Monday, September 29, 2008

First Grade Financial Bailout

Nobody prepared me for this non-stop assault on our finances.

Oh, I'm not talking about Fannie, Freddie, or our 401k (although like everyone else's that's probably shot to hell). I'm talking about first grade.

During the first month of school, each kid has brought home the following:

  • a Market Day fundraising packet (I actually think this is a decent fundraiser, although a pricey one)
  • another separate, non-Market Day fundraising packet
  • a sign up form encouraging parents to join the PTA (the class with the most sign-ups by a certain date gets an ice cream party! During the school day!)
  • a brochure about the new system for paying for lunches (OK, that's important ... unless I'm sending in the Market Day food that I've yet to purchase). But instead of writing a check or doling out cash like last year, some genius thought up some online system - which I wouldn't have a problem with, except they charge a freakin' fee every single time I want to add money into my kids' accounts.
  • a Scholastic Books order form

We're only good for one or two fundraisers per season, if that. As irksome as these seemingly daily requests are, they don't bother me too much. What I have an issue with is when they guilt the parents into supporting these events by using the kids. Take this note that came home tonight as an example:

Dear Parents and Families,

Today your child visited the Scholastic Book Fair. [Oh, crap, that's a biiiiigggg problem. My kids love books. The Book Fair is sheer, unadulterated nirvana for my kids.] On the reverse side of this form are the books they would like to purchase. If you would like to purchase any or all of these books, please return this form with the appropriate amount of money (either cash or check). Please also take a moment to indicate the following:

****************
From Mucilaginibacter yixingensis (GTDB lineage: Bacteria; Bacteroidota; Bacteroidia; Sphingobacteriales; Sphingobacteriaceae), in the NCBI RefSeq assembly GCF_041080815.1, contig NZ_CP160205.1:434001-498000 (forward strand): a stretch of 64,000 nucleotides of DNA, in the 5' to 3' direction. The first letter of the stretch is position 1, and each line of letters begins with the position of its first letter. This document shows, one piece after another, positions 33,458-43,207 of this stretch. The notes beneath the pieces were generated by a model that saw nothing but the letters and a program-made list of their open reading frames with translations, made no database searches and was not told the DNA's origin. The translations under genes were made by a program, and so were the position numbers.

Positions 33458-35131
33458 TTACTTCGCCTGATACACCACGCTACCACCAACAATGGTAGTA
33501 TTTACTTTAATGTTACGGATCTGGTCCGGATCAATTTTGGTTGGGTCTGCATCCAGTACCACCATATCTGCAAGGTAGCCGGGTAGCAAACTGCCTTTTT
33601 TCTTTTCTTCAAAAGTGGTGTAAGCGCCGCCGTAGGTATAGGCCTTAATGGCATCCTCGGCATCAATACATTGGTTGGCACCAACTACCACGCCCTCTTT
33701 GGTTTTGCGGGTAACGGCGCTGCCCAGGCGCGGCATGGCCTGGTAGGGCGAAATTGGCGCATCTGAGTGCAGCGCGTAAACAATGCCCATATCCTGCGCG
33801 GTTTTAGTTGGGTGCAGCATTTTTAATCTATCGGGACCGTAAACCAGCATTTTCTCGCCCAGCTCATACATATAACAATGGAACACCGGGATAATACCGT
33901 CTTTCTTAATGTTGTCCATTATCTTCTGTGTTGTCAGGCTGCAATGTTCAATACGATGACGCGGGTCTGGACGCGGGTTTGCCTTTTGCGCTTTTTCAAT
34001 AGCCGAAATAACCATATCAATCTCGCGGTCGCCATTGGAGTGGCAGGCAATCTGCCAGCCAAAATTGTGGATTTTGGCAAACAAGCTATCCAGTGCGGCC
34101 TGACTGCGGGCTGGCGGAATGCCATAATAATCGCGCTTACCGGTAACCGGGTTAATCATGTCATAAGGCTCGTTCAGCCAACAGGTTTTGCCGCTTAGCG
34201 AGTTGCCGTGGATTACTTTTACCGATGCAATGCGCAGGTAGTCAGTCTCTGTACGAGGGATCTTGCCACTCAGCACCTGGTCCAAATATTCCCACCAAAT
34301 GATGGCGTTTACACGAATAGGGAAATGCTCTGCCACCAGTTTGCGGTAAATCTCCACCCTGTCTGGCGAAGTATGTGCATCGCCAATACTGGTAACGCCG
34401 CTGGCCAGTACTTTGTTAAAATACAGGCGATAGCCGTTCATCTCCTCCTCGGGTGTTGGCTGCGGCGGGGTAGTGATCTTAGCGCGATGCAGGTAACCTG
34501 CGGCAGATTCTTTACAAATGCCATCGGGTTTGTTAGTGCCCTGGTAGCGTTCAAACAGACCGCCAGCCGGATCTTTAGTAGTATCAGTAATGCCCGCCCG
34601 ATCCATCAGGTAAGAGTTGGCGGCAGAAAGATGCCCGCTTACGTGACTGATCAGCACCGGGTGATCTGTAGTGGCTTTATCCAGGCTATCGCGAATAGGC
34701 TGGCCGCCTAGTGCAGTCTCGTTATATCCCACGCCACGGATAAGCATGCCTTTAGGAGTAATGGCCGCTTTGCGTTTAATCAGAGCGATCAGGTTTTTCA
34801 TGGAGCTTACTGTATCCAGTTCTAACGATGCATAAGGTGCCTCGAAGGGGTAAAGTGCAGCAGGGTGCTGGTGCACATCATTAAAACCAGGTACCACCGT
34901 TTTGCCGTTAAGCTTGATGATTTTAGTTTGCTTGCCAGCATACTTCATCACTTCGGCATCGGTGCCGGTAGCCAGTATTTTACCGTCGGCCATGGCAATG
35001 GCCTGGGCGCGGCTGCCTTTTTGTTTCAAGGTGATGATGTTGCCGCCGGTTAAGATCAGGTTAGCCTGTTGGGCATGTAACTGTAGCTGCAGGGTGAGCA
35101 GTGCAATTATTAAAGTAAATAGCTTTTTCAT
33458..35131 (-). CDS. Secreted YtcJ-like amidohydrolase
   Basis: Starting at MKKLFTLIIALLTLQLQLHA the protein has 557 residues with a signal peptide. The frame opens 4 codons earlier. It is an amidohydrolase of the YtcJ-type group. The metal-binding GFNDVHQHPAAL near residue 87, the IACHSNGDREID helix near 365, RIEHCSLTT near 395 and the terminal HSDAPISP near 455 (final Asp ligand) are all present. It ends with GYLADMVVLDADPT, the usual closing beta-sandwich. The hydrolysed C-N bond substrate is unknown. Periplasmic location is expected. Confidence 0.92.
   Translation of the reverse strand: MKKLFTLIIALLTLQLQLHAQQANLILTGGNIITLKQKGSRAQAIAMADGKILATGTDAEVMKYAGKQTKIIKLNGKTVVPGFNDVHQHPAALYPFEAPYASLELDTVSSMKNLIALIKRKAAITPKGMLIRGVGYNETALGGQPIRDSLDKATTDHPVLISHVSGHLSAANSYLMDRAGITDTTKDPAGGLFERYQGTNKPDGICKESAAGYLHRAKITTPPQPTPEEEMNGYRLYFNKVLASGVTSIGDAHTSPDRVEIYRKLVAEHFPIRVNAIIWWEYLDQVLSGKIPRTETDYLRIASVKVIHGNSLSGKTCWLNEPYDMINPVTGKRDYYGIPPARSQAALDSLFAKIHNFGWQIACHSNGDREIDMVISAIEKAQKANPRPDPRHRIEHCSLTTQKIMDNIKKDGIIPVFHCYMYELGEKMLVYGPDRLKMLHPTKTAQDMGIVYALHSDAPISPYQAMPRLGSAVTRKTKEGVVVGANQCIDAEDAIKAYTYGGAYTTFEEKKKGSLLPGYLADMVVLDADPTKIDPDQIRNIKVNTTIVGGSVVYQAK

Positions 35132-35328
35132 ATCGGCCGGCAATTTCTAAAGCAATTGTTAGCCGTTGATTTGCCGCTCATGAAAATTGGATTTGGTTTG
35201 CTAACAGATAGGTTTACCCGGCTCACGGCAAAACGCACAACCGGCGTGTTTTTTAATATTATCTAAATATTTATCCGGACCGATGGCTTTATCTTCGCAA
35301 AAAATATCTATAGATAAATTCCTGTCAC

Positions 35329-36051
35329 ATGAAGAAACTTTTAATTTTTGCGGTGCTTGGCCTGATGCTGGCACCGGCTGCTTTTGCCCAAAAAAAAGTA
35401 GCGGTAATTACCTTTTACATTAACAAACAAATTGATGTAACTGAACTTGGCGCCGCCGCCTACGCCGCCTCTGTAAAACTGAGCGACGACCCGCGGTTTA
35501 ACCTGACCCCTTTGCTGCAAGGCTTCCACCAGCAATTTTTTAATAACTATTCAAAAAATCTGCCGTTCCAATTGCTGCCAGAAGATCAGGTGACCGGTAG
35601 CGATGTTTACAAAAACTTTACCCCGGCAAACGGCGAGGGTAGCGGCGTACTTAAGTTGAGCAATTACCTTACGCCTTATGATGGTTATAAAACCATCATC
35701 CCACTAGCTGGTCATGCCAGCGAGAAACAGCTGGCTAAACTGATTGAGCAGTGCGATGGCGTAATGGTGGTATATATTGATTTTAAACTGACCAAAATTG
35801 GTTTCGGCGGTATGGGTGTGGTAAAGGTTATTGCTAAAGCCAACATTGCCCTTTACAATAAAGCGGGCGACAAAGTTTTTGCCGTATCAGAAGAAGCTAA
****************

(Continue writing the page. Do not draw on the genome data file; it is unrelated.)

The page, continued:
- My child may purchase only the books circled on their wish list. [Depends on how many that is. I mean, I have 1,937 books on my Shelfari.com Wish List that I'd like to read too.]

- My child may purchase books in addition to the ones circled on their wish list. [Oh, absolutely, what the hell. How about this: "Instead of buying groceries this month, Betty and Boo can feed their minds with the books they want."]

- In the event a book from their list needs to be ordered, my child may decide to purchase a different book [Uh, no. Back in my day, that was known as "Oh, well, guess you're shit out of luck.")

- We would like to purchase one of the books from my teacher's wish list. [Yeah, I would like to do this ... and we probably could ... but on Open House night, I could have sworn I saw a pretty nice elementary school library that my taxes pay for and which looked sufficiently stocked.]

And on the back of their respective forms, both kids listed their Wish List books. With the prices. Betty's books come to $18. Boo's come to $32. These ten books are equivalent to a tank of gas.

Don't misunderstand: I love books, and I love that my kids love books. I bought them books before they were born. We hit the library at least once, sometimes twice, a week. For the first time in my life, I have a room in my house that is legitimately called "the library" and it is my most favorite place to be. It's chock full of books - mine and the kids' - and I wouldn't have it any other way. So, I'm definitely not against buying books ... in fact, it's a bit of a weakness of mine.

But, given that the Dow had just dropped 700 points today in the midst of this economic hell we're in, it's probably prudent not to give the kids carte blanche in thinking we can buy everything they want. Since I realized that in the kids' minds, these books were already bought, I proposed a financial bailout. Daddy and I would buy the books, I said, but with this understanding: they would have to earn half the money themselves. We'll pay half. I informed Betty that her portion would be nine dollars. Once she earned that, the books would be hers.

She looked aghast. "Nine dollars???"

"Yes, nine dollars."

"How can I earn nine dollars?"

Good, we're getting somewhere, I thought. "You can clear off the table," I replied. "Then set it." She complied and then quickly scurried off. I realized she was "earning" her money by searching the entire house for loose change (very enterprising, that Betty).

It's a start. We'll see how this works. I'm not expecting immediate change. But for tonight, it gives me small comfort that this particular bailout passed in our House.

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